> On 5/4/07, David Opderbeck <> wrote:
> >
> >
> >
> > Q And using your definition, intelligent design is a scientific theory,
> > correct?
> >
> > A Yes.
> >
> > Q Under that same definition astrology is a scientific theory under your
> > definition, correct?
> >
> > A Under my definition, a scientific theory is a proposed explanation
> > which focuses or points to physical, observable data and logical inferences.
> > There are many things throughout the history of science which we now think
> > to be incorrect which nonetheless would fit that -- which would fit that
> > definition. Yes, astrology is in fact one, and so is the ether theory of
> > the propagation of light, and many other -- many other theories as well.
> >
> >
> >
> First off, let me stipulate a few things so that we are clear.
> 1. Michael Behe does not believe in astrology.
> 2. Michael Behe does not consider astrology "good" science either in the
> past or currently.
> 3. Belief in ID does not require or even suggest belief in astrology. That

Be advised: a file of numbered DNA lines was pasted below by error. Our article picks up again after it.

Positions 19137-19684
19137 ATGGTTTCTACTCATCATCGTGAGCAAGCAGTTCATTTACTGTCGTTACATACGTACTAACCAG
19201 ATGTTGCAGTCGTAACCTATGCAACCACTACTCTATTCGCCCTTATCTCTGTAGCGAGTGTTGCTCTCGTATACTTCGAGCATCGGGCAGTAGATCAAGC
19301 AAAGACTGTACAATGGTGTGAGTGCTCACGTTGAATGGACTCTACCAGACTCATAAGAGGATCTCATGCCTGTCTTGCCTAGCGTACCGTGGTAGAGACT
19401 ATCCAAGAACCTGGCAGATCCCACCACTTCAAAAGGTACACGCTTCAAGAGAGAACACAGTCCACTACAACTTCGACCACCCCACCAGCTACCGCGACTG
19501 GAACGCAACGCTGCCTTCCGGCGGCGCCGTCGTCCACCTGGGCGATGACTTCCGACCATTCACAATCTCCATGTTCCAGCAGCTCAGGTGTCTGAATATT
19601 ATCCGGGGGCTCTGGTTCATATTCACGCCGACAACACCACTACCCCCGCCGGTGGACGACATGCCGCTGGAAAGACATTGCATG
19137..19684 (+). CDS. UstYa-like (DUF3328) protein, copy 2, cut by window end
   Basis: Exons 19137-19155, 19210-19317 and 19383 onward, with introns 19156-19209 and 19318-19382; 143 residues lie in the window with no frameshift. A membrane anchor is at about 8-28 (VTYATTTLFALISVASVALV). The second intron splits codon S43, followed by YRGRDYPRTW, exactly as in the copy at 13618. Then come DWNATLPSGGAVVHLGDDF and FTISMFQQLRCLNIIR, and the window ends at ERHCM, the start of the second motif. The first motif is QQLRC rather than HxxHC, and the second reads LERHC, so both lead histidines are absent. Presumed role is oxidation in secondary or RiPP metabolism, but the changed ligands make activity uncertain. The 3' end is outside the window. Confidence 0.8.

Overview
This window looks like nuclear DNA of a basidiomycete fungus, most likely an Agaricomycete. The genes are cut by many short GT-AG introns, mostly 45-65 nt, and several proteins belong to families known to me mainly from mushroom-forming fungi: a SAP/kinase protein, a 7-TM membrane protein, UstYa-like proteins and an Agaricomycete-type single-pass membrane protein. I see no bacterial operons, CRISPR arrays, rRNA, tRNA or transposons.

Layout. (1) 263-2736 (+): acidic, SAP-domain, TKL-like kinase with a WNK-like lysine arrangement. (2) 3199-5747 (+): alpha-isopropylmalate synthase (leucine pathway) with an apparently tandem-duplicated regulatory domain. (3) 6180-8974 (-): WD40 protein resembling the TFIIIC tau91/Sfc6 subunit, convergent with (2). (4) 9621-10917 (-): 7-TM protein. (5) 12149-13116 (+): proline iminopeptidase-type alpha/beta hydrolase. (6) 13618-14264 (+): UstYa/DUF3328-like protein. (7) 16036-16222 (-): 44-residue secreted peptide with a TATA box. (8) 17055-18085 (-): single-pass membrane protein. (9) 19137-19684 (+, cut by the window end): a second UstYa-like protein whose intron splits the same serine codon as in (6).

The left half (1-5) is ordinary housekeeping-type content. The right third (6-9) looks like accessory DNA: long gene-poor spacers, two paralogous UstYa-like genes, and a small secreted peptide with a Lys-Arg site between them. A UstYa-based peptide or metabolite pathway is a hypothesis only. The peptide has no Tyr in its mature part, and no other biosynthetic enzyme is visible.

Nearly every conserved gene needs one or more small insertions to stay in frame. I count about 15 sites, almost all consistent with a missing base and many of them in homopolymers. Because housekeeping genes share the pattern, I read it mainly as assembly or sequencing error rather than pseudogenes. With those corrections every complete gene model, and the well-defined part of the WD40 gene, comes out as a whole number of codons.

> is, belief in supernatural causation is not indicative of being
> superstitious.
> 4. The judge did not conclude any of the above.
> What is being discussed is whether the loosening the definition of
> scientific theory to not insist on testable hypotheses, where Behe replaces
> his personal opinion for the NAS definition, not only takes in ID as science
> but also astrology. I also violently disagree with his characterization that
> his "loose" view of scientific theory is representative of the larger
> scientific community. Judge Jones was good to call him on it. In another
> post, David, you alluded that the Judge did not understand the history or
> philosophy of science. Fine. But, your beef really is with the NAS because
> all the judge did was adopt their view -- which I believe is altogether
> appropriate for a trial rather than appellate judge (or law professor like
> yourself). David, you failed to include the preceding context in the
> testimony. As as the old saw says, a text without a context is a pretext.
> Therefore, I will provide it for you:
> Q <> Now, you
> claim that intelligent design is a scientific theory.
> A <> Yes.
> Q <> But when
> you call it a scientific theory, you're not defining that term the same way
> that the National Academy of Sciences does.
> A <> Yes,
> that's correct.
> Q <> You
> don't always see eye to eye with the National Academy?
> A <>Sometimes not.
> Q <> And the
> definition by the National Academy, as I think you testified is, a
> well-substantiated explanation of some aspect of the natural world that can